Rebekah & The Camel

Preached by Dr. Gene Scott on November 7, 1976
      And Rebekah arose, and her damsels, and
      they rode upon the camels, and followed
      the man: and the servant took Rebekah,
      and went his way.
      Genesis 24:61
      Wherein ye greatly rejoice, though now
      for a season, if need be, ye are in
      heaviness through manifold temptations:
      That the trial of your faith, being much
      more precious than of gold that perisheth,
      though it be tried with fire, might be
      found unto praise and honour and glory at
      the appearing of Jesus Christ: Whom having
      not seen, ye love.
      1 Peter 1:6-8
      HAVE YOU EVER NOTICED how many times in the Bible God describes the relationship between the church and His Son as a love affair culminating in marriage? One of the most beautiful books in the Bible is the book of Ruth. It is a beautiful picture of our Kinsman Redeemer and it is particularly beautiful to us Gentiles. Boaz is a type of Jesus, and Ruth is joined with Boaz in marriage. It is a love story that shows how Jesus, our Kinsman Redeemer, was kinned with us. He had to be one near of kin to redeem us; He had to have the means to do it; He had to be willing to redeem us; and He had to actually do it.
      In the last book of the Bible, while all the terrible things described are happening on this Earth below, you find the church described as a bride in the marriage supper of the Lamb, a meeting with the Lord. The Song of Solomon is a love story at first glance, but it is again a picture of heartfelt relationships between Jesus and the church that He loves. For marriage counselors there is no greater passage, and for those who are married there is no source of guidance more rich, than the message in the Ephesian letter where husbands and wives are instructed how to meet one another’s needs and how to relate to one another. As Christ loved the church, so the husband is to love the wife, and what Christ receives from the church, so should the husband receive from the wife. Throughout God’s book this marriage analogy is found.
      The message in Genesis 24 is another one of those beautiful pictures. It’s an old familiar story, but I do not want the history to stand by itself without the meaning God intended for us today. It is the story of Abraham sending his servant Eliezer to find a bride for his son Isaac. You will not find Eliezer named early in this chapter but it is, in fact, Eliezer, the chief servant in Abraham’s house.
      These Old Testament saints were God’s oracle when they would obey Him, and sometimes God would control them or intrude into their life despite what they wanted. But particularly when they would let God control their life, God was able, in the drama of their life, to write into history eternal truths. Theologians call these “types and shadows.” They do not become a basis for doctrine; they become illustrative of the doctrines that are unfolded as this book finishes its course. The Old Testament is unfolded in the New, but the New Testament is enfolded in the Old. God uses these Bible stories to speak as an oracle as well as to reveal specific things, as He did to Moses on a mountain. God is speaking to us through the history of the Old Testament saints.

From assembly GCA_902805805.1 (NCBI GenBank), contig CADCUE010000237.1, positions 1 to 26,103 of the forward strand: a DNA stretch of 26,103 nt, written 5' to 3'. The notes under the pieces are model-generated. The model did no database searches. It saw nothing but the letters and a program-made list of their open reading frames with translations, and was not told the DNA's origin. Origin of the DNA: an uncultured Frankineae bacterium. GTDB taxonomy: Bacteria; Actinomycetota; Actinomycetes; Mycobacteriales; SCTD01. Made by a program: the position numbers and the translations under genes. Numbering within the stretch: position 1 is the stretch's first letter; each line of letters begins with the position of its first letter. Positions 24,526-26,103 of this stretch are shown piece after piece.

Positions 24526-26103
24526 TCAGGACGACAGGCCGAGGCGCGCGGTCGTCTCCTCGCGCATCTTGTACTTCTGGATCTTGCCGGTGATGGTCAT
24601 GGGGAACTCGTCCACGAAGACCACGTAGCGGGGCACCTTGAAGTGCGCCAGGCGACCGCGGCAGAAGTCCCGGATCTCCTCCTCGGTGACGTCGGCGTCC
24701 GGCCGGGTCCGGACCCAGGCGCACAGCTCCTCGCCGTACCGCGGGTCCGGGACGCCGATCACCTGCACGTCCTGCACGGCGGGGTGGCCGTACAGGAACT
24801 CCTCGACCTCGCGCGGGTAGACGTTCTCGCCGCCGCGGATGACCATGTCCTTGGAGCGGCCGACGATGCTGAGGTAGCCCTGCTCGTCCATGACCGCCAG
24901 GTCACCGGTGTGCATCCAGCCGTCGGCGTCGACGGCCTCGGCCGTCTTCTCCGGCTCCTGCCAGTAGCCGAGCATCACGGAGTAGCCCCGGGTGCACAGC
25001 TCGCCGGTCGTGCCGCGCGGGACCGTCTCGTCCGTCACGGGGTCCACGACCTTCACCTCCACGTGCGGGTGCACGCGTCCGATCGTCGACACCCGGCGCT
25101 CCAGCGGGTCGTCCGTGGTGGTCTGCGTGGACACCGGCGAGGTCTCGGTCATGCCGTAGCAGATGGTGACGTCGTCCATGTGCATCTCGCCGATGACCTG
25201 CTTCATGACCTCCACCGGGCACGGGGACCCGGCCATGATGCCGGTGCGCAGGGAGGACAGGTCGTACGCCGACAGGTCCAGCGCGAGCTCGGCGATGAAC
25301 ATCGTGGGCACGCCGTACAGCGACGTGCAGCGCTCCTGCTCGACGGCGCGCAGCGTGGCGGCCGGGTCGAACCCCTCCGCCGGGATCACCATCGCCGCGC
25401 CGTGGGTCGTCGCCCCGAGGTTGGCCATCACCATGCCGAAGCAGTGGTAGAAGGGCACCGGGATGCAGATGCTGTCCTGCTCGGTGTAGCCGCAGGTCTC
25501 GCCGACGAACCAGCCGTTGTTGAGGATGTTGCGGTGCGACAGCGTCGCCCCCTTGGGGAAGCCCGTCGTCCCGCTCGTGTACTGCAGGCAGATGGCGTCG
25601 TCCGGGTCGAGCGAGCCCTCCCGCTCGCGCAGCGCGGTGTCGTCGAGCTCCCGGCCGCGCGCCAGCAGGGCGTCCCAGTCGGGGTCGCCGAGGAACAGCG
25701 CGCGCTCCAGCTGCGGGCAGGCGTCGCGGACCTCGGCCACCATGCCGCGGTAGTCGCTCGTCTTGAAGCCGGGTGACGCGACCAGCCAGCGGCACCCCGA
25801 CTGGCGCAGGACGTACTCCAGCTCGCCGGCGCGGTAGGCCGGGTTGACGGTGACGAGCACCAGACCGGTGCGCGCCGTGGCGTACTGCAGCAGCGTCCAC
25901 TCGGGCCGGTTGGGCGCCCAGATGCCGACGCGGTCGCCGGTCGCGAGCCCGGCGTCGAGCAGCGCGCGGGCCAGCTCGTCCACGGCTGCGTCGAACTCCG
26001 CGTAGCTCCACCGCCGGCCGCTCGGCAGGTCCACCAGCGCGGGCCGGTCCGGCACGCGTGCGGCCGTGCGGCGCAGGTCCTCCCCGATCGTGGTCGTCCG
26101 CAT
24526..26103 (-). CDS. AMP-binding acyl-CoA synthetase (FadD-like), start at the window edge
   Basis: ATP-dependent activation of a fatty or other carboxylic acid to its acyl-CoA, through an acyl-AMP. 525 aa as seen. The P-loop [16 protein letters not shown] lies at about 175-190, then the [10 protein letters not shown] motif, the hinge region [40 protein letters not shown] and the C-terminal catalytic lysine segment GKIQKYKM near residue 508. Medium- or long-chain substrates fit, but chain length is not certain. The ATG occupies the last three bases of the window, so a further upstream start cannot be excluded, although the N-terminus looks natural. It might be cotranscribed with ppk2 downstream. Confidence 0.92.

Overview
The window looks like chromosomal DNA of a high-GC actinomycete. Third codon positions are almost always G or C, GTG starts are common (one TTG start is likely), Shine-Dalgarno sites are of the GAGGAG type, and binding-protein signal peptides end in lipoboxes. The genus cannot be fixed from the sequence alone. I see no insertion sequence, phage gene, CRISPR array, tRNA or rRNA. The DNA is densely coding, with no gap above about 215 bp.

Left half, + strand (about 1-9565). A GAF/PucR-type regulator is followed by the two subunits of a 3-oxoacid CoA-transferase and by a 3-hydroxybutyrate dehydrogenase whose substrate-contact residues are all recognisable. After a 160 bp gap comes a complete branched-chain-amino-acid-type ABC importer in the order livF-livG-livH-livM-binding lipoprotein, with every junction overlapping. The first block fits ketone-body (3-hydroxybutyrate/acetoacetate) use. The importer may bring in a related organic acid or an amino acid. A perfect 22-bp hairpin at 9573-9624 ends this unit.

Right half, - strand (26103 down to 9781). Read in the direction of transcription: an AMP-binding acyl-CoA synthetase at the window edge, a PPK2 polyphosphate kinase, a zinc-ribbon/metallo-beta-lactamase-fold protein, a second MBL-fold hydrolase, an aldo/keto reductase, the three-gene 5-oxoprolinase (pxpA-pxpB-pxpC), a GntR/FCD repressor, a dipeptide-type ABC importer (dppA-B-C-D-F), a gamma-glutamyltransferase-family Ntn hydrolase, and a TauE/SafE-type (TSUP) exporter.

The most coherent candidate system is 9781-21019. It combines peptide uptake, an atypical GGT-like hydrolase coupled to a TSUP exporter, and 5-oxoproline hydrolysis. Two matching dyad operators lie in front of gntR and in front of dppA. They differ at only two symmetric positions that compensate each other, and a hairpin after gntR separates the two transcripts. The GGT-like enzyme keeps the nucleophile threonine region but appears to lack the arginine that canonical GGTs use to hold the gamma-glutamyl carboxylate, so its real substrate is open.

Let’s set the stage. In Genesis 22 is that familiar story of Abraham offering up Isaac. In that case, as he raised the knife to offer his son, God stopped him and provided a ram. And that name of God, Jehovah-jireh, has as its first application the Lord’s provision of a sacrifice. No knife pierced Isaac, though he was brought to the brink, for the type and the shadow never perfectly carry out the antitype or the fulfillment; but it is a picture in shadow form of the Son of God sacrificed. The antitype, Jesus Christ, actually died on that hill. Keep that antitype in mind as we read these passages.
      In Genesis 24 a bride is needed for the son and Abraham said to his servant, “Go unto my country . . . and take a wife unto my son Isaac.” He sends Eliezer off into Mesopotamia to find this bride.
      In response to the servant’s question in verse 5, “What if the woman will not be willing to follow me when I go after her?” Abraham said to him, “Beware thou that thou bring not my son, thither again.” Notice the word again. Isaac had never been to that land, but as God weaves their history, He paints these shadow strokes that are lifted about the history. The Son of God would come to die only once, and we are past that state now. The type of Jesus’ death occurred back in chapter 22, when God spared Isaac from the knife. Isaac had never been to the land his father sent Eliezer into. That word again tells me to look for meanings higher than the history. “if the woman doesn’t come . . . “ “No, you’re not going to take my son again. She is going to say yes or no here and now.” Genesis 24:8 says, “And if the woman will not be willing to follow thee, then thou shalt be clear from this my oath: only bring not my son thither again.” Now, the story moves to its essence.
     “The servant took ten camels of the camels of his master, and departed; for all the goods of his master were in his hand: and he arose, and went to Mesopotamia, unto the city of Nahor. And he made his camels to kneel down . . .” Notice who is in control of these camels. Circle that word he. “The camels were of his master . . . And he made his camels to kneel down without the city by a well of water at the time of the evening, even the time that women go out to draw water.”
     Have you ever seen a camel drink? Man, they are thirsty! When they drink, they drink. The last thing in the world I want to give a drink to is a camel, unless I want to stay all day. Smelly, irritable, guzzling animals!